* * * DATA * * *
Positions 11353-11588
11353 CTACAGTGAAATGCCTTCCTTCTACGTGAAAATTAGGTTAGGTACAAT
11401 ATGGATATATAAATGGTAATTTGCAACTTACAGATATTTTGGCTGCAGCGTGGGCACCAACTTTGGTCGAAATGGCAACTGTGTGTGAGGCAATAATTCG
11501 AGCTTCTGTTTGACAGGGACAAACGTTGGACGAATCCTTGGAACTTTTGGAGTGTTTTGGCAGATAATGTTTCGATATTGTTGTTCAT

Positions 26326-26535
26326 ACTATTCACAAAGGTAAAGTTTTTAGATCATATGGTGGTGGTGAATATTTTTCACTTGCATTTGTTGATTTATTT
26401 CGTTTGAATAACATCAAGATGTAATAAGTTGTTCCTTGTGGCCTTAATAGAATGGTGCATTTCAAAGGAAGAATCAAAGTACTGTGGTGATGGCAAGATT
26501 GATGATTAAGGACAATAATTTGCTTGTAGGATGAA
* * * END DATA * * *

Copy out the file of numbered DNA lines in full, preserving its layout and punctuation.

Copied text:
Positions 11353-11588
11353 CTACAGTGAAATGCCTTCCTTCTACGTGAAAATTAGGTTAGGTACAAT
11401 ATGGATATATAAATGGTAATTTGCAACTTACAGATATTTTGGCTGCAGCGTGGGCACCAACTTTGGTCGAAATGGCAACTGTGTGTGAGGCAATAATTCG
11501 AGCTTCTGTTTGACAGGGACAAACGTTGGACGAATCCTTGGAACTTTTGGAGTGTTTTGGCAGATAATGTTTCGATATTGTTGTTCAT

Positions 26326-26535
26326 ACTATTCACAAAGGTAAAGTTTTTAGATCATATGGTGGTGGTGAATATTTTTCACTTGCATTTGTTGATTTATTT
26401 CGTTTGAATAACATCAAGATGTAATAAGTTGTTCCTTGTGGCCTTAATAGAATGGTGCATTTCAAAGGAAGAATCAAAGTACTGTGGTGATGGCAAGATT
26501 GATGATTAAGGACAATAATTTGCTTGTAGGATGAA